In 1985, Barker et al. built a transcranial magnetic stimulation (TMS) device with enough power to stimulate dorsal roots in the spine. They quickly realized that this machine could likely also noninvasively stimulate the superficial cortex in humans. They waited a while before using their device over a human head, fearing that the TMS pulse might magnetically “erase the hard-drive” of the human brain. Almost 10 years later, in 1994, an editorial in this journal concerned whether TMS might evolve into a potential antidepressant treatment. In the intervening years, there has been an explosion of basic and clinical research with and about TMS. Studies are now uncovering the mechanisms by which TMS affects the brain. It does not “erase the hard-drive” of the brain, and it has many demonstrated research and clinical uses. This article reviews the major recent advances with this interesting noninvasive technique for stimulating the brain, critically reviewing the data on whether TMS has anticonvulsant effects or modulates cortical-limbic loops.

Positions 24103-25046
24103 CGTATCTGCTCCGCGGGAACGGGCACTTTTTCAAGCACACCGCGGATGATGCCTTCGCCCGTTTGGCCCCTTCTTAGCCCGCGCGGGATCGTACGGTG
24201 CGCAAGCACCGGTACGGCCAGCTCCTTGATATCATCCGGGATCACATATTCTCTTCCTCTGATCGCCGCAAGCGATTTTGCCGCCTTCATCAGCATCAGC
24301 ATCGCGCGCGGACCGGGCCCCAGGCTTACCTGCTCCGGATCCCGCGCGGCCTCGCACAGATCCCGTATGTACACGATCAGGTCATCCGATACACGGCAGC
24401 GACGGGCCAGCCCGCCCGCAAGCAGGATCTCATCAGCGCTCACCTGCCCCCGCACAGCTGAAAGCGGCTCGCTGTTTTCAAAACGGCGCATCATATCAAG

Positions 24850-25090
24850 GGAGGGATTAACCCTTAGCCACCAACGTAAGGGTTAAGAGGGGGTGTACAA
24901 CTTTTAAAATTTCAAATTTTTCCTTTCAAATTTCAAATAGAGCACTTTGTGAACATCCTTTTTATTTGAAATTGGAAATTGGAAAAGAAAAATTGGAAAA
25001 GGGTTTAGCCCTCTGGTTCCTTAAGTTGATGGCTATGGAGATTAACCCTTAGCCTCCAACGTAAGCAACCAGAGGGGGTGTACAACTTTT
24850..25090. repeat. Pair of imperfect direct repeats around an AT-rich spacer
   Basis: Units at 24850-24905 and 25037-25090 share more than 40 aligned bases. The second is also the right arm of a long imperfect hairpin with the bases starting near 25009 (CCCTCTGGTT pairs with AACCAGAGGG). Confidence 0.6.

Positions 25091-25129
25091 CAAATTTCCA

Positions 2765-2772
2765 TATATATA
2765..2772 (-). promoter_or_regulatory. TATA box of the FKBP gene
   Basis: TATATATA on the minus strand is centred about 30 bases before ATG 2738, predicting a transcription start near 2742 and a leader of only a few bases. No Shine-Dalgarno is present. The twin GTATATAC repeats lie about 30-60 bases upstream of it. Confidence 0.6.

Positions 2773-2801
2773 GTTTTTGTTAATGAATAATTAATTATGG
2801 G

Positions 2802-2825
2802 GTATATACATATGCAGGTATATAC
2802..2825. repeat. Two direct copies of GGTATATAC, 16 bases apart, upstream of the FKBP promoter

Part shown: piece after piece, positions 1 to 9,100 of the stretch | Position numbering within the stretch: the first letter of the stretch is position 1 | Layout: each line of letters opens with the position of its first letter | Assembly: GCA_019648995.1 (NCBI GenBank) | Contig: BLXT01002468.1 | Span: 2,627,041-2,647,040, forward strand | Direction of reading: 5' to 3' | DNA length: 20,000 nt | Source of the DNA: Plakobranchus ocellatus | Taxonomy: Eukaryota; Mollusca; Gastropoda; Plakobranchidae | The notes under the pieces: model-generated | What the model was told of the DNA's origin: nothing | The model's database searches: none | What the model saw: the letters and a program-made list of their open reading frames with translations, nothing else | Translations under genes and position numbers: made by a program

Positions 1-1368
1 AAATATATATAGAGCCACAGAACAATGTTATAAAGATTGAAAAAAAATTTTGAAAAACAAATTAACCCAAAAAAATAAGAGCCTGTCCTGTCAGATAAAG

J ECT 2002 Dec;18(4):170-81
George MS, Nahas Z, Kozel FA, Li X, Denslow S, Yamanaka K, Mishory A, Foust MJ, Bohning DE.